Wonderland. Middle Earth. Pandora. A galaxy far, far, away. With life and all its humdrum day-to-day routines, it’s almost expected that the idea of a mythical world would appeal to most, if not all, movie-goers — ideally, a world in which the realm of impossibility isn’t so impossible. The Last Airbender, based on the Nickelodeon animated series, is the latest film to dive headfirst into such a world.
As the film starts, we are ushered into a world set in the future that is divided into four nations – the Earth Kingdom, the Water Tribes, the Air Nomads, and the Fire Nation. It is soon learned that the prideful Fire Nation has been involved in a century-long war against the other nations, and there has been no let up in their attempts of dominating all inhabitants. Each nation is home to those who can manipulate — or bend — the elements on which the fabric of their respective society is based. But legend holds fast to the Avatar, the one who is to maintain balance between the nations and who can bend all elements.
We’re introduced to Katara (Nicola Peltz) and Sokka (Jackson Rathbone) who are inhabitants of the Southern Water Tribe who happen upon Aang (Noah Ringer), an Air Nomad whose body has been preserved in a globe of ice beneath the ocean. Strange markings on his head and body cause many to believe that he is the Avatar, with the job of keeping all four nations in harmony. However, due to his prior incapacitation of sorts, he is only versed in the skill of airbending. Katara and Sokka take Aang as their responsibility as he looks to master the other elements, with the hopes of finally ending the war with the Fire Nation.
Naturally, this film depends heavily on special effects that make the world involving the four nations a tangible onscreen idea. Outside of each one’s respective landscape comes the task of actually bending elements — those of the Fire Nation hurling flames from heat sources; Water Tribe members making water rise and fall; Earth Kingdom dwellers employing dirt and rocks to do their bidding; and the invisible quality of air, of which Aang is the last bender. In this case, viewers looking to be indulged by such visual effects will find their needs met. The actual task of the one doing the bending seems to involve a level of emotion — say, a strong belief in self, or even perhaps strong doubt. It is the dialogue and delivery that isn’t fully convincing, especially when it comes to the lead characters, who we are to be fully invested in. Ringer, Peltz, and Rathbone’s fresh faces add sparks to their characters that will hopefully acquire more depth in their adventures together and there is a similar hope that these three relative newcomers will grow into their roles as time goes on.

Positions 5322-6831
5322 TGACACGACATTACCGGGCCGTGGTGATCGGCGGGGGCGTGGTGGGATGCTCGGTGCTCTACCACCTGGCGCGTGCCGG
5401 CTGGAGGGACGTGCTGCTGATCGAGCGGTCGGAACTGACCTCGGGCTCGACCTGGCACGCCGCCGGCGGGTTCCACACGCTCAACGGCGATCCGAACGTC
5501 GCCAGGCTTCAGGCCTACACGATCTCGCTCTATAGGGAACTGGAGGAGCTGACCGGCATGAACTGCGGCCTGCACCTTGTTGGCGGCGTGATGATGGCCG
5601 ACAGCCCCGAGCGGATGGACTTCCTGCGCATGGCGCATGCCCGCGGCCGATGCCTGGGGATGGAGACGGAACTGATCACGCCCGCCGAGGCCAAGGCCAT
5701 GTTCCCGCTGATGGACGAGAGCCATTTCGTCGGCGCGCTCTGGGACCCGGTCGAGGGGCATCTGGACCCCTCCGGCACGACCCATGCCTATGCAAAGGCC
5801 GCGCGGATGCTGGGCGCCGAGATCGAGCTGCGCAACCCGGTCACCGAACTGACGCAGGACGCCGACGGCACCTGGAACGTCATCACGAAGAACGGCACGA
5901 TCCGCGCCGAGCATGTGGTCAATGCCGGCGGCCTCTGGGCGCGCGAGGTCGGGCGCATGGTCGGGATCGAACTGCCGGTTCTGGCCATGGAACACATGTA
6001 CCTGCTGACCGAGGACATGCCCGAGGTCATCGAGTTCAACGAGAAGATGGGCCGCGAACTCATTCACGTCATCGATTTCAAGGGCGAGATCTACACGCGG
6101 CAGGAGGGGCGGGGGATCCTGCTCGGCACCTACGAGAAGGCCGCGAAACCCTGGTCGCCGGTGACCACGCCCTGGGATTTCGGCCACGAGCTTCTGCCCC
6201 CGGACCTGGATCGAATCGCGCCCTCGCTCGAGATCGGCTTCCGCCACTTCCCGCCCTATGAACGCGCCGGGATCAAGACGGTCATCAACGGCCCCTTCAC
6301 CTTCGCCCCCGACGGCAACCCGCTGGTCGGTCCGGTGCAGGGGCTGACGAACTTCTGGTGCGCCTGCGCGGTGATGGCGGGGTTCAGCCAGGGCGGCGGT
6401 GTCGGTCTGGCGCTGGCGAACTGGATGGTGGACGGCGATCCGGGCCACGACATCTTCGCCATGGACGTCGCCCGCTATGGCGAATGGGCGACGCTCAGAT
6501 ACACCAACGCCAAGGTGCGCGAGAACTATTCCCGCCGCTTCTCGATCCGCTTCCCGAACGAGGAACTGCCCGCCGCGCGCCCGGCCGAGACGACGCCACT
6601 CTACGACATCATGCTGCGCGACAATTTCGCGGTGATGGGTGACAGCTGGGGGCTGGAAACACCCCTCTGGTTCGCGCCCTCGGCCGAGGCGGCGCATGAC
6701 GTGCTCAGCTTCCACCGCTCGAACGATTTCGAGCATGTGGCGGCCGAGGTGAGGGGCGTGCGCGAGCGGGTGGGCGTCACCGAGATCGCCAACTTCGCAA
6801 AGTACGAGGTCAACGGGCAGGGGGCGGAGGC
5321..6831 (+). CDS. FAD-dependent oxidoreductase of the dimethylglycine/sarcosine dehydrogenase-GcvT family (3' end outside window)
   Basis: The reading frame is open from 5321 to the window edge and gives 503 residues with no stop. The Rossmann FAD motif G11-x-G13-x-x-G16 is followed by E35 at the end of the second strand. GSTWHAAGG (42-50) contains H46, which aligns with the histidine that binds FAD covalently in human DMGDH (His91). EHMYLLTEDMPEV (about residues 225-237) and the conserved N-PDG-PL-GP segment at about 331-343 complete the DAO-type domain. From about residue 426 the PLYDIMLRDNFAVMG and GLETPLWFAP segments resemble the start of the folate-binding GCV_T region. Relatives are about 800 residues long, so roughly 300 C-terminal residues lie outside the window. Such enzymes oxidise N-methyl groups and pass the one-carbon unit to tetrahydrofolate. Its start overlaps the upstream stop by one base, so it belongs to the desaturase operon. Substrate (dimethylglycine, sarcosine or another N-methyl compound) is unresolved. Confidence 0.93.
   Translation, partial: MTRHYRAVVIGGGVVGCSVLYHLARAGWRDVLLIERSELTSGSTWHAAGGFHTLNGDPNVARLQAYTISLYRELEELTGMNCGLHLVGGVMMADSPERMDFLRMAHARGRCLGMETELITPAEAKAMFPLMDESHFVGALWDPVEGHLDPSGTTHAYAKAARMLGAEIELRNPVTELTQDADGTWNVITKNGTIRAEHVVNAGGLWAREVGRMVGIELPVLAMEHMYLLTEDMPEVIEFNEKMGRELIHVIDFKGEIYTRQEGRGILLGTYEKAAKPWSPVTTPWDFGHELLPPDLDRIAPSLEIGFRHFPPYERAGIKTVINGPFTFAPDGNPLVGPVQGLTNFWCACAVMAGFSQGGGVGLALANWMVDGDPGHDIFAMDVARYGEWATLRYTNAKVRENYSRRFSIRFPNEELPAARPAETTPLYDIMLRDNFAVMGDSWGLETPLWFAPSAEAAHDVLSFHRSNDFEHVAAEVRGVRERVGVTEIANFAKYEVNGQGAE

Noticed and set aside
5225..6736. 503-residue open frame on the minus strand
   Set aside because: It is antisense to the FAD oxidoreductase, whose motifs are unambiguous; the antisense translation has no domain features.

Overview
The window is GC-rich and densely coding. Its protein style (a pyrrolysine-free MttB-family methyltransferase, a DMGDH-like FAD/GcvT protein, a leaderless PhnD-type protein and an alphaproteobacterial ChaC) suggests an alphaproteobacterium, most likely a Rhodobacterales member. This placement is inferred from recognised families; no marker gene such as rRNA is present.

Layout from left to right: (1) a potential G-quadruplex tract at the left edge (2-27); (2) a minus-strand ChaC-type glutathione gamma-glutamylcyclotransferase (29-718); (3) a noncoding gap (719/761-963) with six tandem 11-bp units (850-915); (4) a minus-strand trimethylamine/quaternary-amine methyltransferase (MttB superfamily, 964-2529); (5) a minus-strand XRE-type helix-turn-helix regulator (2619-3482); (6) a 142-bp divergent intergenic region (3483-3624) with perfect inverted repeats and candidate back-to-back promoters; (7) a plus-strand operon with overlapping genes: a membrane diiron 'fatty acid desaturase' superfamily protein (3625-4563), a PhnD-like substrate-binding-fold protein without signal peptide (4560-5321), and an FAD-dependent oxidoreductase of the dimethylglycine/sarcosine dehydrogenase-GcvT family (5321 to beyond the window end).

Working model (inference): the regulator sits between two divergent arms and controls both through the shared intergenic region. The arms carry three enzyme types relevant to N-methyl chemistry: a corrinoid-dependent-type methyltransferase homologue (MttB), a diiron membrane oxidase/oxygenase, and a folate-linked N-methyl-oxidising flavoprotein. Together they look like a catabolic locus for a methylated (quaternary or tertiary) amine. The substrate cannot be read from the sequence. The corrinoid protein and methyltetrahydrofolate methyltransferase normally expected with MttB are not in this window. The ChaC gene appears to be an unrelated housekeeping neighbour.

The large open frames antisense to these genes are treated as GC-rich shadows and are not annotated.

With good guys naturally comes bad guys and, while The Last Airbender‘s bad guys are definitely menacing in approach, their actual demeanor and execution of what is supposed to make them so threatening comes off more argumentative than forceful and dreadful. Dev Patel, as the scorned Prince Zuko, is convincing as a guy who wants to prove his worth, as are the fellow cronies of the Fire Nation who are hellbent on capturing Aang. But it’s also these bad guys who recap the film throughout and provide a running narrative that moviegoers might find a little redundant. Some of their actions to disrupt the balance of the spirit world more than they have might not hold as much weight as intended. At the same time, however, their determination to capture Aang in their attempt to rule over the four nations is a vital part to the story which can only be further played out in future chapters.
Those expecting a comprehensive story in this one film may not find it here; still, at a running time of 1 hour and 43 minutes, the build up leading to Aang’s realization of his responsibility to the nations could have been more involved. However, for all intents and purposes, what ultimately proves to be climactic for this film does leave room for the chapters that will chronicle Aang’s discovery of self and ever-growing camaraderie with Katara and Sokka. It is of slight hope that the platform on which the narrative is displayed will mature along with the characters it involves.